This was followed by something more familiar, or so we thought, but the Salmon mi-cuit, Yuzu (Japanese citrus best described as tart and fragrant) flavoured, is an extremely slow- and low-cooked salmon. It was melt-in-the-mouth.

This was followed by a green salad with Hoozuki  ̶  Cape gooseberrie, which the ambassador explained, are regarded as a fruit in South Africa, and a vegetable back home in Japan. The compromise in the salad was perfect and pretty.

Green salad with Hoozuki (Cape Gooseberry)Beef fillet with Kyoto miso.

The meat of choice was a beef fillet with Kyoto miso (soy bean paste) with the meat thoroughly cooked first, then roasted topped with miso and roasted again together with leeks. Stone-milled sansho (a citrusy Japanese pepper) is sprinkled carefully as a final touch. It had a spectacularly robust Japanese flavour because of the flavouring.

Perfection in plating.Pasta Japanese style.

To complete the main tasting, there was a Japanese-style pasta combined with fermented tuna and seasoned with Ume (Japanese plum), dried fish flakes and finished off with nori, all sparingly and subtly done and served in a spectacular dish. It’s all about the flavours, which make this Italian staple their own.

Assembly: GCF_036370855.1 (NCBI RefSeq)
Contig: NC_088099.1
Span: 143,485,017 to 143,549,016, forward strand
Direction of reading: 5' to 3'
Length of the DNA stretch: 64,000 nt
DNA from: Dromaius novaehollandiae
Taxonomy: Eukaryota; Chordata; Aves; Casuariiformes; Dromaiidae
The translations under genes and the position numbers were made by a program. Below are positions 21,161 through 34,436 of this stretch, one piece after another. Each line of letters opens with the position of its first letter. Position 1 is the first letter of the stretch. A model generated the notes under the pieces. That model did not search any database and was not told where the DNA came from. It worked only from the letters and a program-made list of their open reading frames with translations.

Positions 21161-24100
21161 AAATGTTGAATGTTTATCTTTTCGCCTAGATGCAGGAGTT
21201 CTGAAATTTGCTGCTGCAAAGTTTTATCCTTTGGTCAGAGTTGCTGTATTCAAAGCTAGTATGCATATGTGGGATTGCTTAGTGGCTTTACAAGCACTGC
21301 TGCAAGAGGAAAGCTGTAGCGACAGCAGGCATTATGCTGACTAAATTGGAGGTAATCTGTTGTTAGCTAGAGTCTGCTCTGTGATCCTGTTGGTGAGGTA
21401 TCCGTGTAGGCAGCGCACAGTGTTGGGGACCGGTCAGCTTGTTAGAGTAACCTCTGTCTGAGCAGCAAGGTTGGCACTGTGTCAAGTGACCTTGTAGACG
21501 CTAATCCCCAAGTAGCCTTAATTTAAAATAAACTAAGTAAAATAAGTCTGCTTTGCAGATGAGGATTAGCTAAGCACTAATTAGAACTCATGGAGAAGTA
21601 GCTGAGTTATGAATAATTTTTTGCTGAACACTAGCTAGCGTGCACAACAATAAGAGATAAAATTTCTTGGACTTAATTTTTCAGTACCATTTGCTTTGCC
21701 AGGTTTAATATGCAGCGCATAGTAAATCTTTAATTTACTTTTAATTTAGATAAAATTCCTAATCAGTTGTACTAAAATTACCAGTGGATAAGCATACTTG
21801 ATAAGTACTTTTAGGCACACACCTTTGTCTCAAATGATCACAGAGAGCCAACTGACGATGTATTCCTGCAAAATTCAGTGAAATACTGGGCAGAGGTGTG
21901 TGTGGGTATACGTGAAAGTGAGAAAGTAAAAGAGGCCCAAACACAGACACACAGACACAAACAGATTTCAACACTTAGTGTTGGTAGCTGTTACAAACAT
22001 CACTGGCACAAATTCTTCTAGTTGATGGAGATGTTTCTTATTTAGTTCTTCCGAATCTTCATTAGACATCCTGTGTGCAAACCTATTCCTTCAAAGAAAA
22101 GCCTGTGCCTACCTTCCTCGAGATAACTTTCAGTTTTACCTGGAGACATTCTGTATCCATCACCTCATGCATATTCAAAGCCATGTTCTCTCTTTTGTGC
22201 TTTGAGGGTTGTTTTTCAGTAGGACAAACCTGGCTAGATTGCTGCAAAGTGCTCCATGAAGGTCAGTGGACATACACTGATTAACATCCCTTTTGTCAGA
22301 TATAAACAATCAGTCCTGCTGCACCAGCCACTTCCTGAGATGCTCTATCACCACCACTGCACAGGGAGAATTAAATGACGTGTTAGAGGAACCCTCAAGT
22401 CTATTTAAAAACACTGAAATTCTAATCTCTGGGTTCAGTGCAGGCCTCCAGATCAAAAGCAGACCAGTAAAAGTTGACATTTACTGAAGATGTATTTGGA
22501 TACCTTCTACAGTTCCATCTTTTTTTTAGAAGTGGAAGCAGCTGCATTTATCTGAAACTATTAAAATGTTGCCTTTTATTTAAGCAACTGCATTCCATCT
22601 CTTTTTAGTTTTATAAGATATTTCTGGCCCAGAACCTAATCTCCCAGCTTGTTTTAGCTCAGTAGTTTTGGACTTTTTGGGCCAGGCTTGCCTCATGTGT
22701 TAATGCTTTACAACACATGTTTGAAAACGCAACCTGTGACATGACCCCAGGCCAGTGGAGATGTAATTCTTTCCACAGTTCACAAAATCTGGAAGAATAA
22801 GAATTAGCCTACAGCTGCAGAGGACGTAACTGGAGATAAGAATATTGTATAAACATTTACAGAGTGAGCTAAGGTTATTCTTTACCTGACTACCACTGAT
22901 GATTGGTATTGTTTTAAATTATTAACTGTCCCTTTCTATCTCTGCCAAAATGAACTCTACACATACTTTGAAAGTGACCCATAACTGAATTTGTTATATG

A Yamogi chiffon cake with Anko.

The sweet piece de resistance is a Yamogi (Japanese herb) chiffon cake accompanied by Anko (sweet bean paste). Light and airy as they are traditionally, yet in colour and taste, quite unique. The sensational tasting concluded as it started with two small bites in perfect harmony with a walnut mochi (tapioca) and a matcha coated cashew nut, so perfectly served as if offered to a fairy queen.

It was simply extraordinary and just the most exquisite meal to have in a mid-week breakaway lunch. And apart from the food, the plating and the presentation was  breathtaking.

Meeting the kitchen artists, dressed in kitchen couture perfectly suited for what I imagine a Japanese kitchen would need, was wonderful. We didn’t expect them to be quite so young, but in reflection, I thought the meal showcased exactly that.

The stylish couple Chef Jun Suzuki and his wife Mutsumi